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Math Help - Stack-Sortable Permutations

  1. #1
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    Stack-Sortable Permutations

    I need to list all the Stack-Sortable Permutations for n=4. I know it will be 14 as it moves with the Catalan numbers, but I really don't understand the definition.

    Cn is the number of stack-sortable permutations of {1, ..., n}. A permutation w is called stack-sortable if S(w) = (1, ..., n), where S(w) is defined recursively as follows: write w = unv where n is the largest element in w and u and v are shorter sequences, and set S(w) = S(u)S(v)n, with S being the identity for one-element sequences.


    If anyone can help me out, that would be great.

    Thanks!
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  2. #2
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    This seems to be an interesting problem.
    But I have no idea from you description what a stack-sortable permutation would be.
    Can you expand on the definition?
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  4. #4
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    Quote Originally Posted by hockey777 View Post
    I need to list all the Stack-Sortable Permutations for n=4. I know it will be 14 as it moves with the Catalan numbers, but I really don't understand the definition.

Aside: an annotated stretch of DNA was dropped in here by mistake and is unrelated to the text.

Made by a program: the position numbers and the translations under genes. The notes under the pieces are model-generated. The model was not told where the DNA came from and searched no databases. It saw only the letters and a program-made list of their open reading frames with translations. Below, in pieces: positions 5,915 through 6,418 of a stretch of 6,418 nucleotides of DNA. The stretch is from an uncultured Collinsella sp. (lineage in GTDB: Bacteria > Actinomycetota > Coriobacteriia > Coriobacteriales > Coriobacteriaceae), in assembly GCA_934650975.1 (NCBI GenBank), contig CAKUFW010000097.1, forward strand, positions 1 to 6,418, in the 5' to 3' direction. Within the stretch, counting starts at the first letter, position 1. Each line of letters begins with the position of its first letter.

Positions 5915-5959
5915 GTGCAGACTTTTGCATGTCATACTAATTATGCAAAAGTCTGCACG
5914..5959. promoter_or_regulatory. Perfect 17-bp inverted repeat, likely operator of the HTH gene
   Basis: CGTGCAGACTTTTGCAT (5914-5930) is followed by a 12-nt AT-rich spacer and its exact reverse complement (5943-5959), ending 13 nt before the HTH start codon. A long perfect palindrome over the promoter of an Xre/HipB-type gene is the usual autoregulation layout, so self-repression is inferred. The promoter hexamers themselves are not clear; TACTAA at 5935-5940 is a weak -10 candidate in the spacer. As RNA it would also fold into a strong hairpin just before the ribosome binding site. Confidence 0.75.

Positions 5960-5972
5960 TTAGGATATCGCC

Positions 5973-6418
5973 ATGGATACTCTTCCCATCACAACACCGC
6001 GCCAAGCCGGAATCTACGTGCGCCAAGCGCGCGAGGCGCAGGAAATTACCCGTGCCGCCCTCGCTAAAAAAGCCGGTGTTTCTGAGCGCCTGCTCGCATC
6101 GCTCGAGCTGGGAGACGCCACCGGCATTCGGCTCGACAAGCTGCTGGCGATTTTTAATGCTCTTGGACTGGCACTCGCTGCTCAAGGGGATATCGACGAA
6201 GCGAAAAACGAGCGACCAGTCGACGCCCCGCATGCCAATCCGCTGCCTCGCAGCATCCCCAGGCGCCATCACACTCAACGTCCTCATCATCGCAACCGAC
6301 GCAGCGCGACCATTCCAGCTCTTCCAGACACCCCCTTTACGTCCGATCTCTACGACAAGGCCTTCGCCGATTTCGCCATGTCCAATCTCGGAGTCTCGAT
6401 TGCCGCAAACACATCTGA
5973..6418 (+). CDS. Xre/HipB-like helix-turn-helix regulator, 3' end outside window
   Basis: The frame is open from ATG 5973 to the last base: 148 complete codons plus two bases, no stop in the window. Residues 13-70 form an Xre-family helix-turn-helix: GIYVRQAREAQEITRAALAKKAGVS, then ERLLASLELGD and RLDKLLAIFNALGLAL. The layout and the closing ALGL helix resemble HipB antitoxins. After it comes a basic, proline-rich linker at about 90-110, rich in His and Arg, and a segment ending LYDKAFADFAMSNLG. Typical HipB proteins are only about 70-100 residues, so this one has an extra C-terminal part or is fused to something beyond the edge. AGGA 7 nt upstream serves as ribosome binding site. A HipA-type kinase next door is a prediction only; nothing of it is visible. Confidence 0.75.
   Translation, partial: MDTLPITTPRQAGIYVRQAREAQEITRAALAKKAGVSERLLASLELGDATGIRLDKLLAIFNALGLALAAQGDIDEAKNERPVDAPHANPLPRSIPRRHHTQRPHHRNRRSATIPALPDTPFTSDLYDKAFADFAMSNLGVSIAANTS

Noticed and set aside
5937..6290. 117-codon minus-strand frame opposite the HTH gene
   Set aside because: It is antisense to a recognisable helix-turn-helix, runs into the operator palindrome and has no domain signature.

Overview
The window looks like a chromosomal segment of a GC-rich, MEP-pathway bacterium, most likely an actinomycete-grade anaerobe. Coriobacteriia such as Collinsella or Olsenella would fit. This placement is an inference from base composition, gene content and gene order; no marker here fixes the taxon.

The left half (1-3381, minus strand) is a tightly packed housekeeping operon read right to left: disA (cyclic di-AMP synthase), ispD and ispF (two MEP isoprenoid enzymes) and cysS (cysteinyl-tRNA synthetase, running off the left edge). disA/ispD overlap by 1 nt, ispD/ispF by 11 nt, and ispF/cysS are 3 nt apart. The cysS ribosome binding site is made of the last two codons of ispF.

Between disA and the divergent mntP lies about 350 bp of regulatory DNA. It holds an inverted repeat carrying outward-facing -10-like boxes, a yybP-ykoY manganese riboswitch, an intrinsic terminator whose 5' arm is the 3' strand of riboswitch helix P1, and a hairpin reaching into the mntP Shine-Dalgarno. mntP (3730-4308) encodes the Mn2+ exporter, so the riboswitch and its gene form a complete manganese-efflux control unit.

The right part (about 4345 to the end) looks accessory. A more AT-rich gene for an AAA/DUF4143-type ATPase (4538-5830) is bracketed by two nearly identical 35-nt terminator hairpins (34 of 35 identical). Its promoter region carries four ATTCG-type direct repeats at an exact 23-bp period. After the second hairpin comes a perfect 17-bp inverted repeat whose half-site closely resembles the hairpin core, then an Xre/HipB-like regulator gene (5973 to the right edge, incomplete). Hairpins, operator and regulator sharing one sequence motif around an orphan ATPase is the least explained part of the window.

Cn is the number of stack-sortable permutations of {1, ..., n}. A permutation w is called stack-sortable if S(w) = (1, ..., n), where S(w) is defined recursively as follows: write w = unv where n is the largest element in w and u and v are shorter sequences, and set S(w) = S(u)S(v)n, with S being the identity for one-element sequences.


    If anyone can help me out, that would be great.

    Thanks!
    I'm not sure I understand the problem, but here is my take on it, on the theory that some help is better than no help at all (however ill-informed)--

    Let e = the empty string. The problem statement from the MIT site says S(e) = e.

    S(1) = S(e1e) = S(e)S(e)1 = ee1 = 1
    (one SSP)

    S(12) = S(12e) = S(1)S(e)2= 1e2 = 12
    S(21) = S(e21) = S(e)S(1)2 = e12 = 12
    (one SSP)

    S(123) = S(123e) = S(12)S(e)3 = 123
    S(231) = S(2)S(1)3 = 213
    S(312) = S(e312) = S(e)S(12)3 = 123
    S(321) = S(e321) = S(e)S(21)S(3) = 123
    S(213) = S(213e) = S(21)S(e)3 = 123
    S(132) = S(1)S(2)3 = 123
    (two SSPs)

    If you follow this pattern and work out the possibilities for all 24 permutations of 1234, I think you will find 5 SSPs: 1234, 1324, 2134, 2314, and 3124.

    (What this has to do with stacks or sorting is still a mystery to me, though.)

    jw
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